There are many forgotten geeks who made incredibly important contributions in bringing electricity to our homes. Nikola Tesla did not invent AC power generation. Tesla's sole contribution was his version of the polyphase AC motor. Significant, but it was theoretically described by other others before him, as were many of the other inventions and discoveries often credited to Tesla.
As we created the section on the history of electricity we broke it down into four sections starting with a list of scientists and inventors that contributed to our modern understanding of electricity.
It bothers me that so many internet sites talk about the War of Currents as the great battle between Edison and Tesla. Edison eventually lost control of Edison Electric as it merged with another company to become General Electric. Nikola Tesla was not a member of team Westinghouse when the War of Currents started between George Westinghouse and Thomas Edison. Follow this link to learn about the many Westinghouse Electric engineers responsible for electricity and AC power in our homes
Edison does deserve credit for many inventions in a wide variety of areas, and in defending Edison, I have come up with a fair amount of material for the GeekHistory websites. Edison might have been too stubborn to back down on DC power generation as the way to produce electricity, but he does deserve to be respected for launching the modern electric utility industry with the creation of the Pearl Street station in lower Manhattan in 1882 When the War of Currents ended around 1893, Thomas Edison was no longer in control of Edison Electric. But the Edison team (which became part of the General Electric Company) lived on in many ways.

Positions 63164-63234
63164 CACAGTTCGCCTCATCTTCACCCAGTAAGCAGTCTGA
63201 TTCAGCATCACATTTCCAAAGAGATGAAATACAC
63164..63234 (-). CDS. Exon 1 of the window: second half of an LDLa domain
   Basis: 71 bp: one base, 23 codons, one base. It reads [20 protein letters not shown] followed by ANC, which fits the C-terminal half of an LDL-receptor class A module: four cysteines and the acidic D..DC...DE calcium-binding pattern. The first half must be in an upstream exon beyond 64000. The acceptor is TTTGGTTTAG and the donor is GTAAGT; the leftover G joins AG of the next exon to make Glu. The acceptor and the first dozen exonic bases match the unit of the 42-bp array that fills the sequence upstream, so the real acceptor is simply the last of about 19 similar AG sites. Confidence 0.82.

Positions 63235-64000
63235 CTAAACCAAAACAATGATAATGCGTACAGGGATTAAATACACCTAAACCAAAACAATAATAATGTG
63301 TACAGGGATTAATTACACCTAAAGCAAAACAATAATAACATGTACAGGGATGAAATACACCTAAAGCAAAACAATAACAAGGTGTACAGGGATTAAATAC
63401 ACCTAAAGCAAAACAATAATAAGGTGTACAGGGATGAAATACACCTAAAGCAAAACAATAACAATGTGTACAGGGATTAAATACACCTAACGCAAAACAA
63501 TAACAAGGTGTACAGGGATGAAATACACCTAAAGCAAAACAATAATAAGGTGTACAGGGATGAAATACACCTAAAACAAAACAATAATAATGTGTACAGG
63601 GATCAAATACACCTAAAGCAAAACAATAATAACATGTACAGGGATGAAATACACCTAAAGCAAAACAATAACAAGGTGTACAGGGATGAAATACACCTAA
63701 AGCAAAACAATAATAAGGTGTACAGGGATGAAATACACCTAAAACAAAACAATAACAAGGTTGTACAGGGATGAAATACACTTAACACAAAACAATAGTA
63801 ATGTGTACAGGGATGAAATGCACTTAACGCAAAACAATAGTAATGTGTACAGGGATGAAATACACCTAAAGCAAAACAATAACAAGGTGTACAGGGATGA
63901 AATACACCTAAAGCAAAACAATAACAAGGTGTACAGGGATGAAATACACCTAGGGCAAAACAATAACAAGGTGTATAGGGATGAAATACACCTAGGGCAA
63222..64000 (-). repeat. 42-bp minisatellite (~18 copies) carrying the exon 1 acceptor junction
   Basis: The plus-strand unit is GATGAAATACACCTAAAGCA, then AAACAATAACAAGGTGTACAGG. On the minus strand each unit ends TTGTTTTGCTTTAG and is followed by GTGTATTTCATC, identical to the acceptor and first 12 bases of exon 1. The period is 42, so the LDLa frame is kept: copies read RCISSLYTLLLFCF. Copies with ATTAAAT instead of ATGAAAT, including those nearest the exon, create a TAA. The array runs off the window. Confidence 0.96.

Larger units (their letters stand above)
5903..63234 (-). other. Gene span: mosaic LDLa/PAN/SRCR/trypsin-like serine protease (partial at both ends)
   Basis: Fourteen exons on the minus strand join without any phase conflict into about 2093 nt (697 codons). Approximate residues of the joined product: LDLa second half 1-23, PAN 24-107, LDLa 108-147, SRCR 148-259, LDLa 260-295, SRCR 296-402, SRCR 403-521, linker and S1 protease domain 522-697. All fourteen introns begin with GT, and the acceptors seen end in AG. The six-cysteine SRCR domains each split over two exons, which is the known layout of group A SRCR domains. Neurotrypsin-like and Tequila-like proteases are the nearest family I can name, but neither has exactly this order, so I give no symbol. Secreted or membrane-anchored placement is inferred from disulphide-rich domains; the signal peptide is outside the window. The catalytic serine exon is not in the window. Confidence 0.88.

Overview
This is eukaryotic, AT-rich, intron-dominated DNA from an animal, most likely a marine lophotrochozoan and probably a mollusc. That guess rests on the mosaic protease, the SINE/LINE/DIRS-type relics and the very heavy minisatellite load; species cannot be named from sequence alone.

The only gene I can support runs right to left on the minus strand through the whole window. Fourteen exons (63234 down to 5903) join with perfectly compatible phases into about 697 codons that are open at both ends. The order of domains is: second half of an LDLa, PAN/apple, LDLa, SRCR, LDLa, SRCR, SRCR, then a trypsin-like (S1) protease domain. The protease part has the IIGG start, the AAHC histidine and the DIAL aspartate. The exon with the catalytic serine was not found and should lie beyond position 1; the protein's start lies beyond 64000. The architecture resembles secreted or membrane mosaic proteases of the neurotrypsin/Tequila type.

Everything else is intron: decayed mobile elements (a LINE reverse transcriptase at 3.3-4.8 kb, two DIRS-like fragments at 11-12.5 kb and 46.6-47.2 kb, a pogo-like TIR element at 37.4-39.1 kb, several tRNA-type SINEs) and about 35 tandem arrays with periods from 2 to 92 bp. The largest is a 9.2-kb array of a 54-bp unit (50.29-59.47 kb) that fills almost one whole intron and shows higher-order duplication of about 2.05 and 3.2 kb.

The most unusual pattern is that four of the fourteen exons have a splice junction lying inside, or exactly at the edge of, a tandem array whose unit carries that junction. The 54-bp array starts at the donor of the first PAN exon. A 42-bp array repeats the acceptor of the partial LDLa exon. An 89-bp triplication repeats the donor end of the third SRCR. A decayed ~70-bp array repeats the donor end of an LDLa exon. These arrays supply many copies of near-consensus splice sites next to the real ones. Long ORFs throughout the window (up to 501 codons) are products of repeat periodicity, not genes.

Reginald Fessenden worked several years for Edison, before joining forces with Westinghouse. In the biography "Fessenden – Builder of Tomorrow" - by Helen Fessenden (his wife), you will find remarks by Reginald Fessenden defending the legacy Thomas Edison.
"The question has often been put to me 'Is Edison really a good inventor? Are not his inventions really due to his assistants?' Having worked with him for a number of years and having made a rather special study of the science of invention and of inventors, my own conclusion is that all of the inventions which go by his name were made by him personally, and that there is only one figure in history which stands in the same rank with him as an inventor, i.e. Archimedes."
Edison had the reputation of a hard driving businessman, but he was also passionate about creating an invention factory. Edison paid workers to conduct numerous tedious experiments so he did not have to do the boring manual tasks himself. I think that is pretty genius.
Some of the Tesla fans point to crazy things that Edison did to discredit him as an inventor. Don't get me wrong, Thomas Edison was no saint, he was a lunatic at times, but to discredit Edison as a means to glorify Tesla is more than a little humorous. Nikola Tesla cornered the market on craziness during his lifetime.
A few more links to learn more: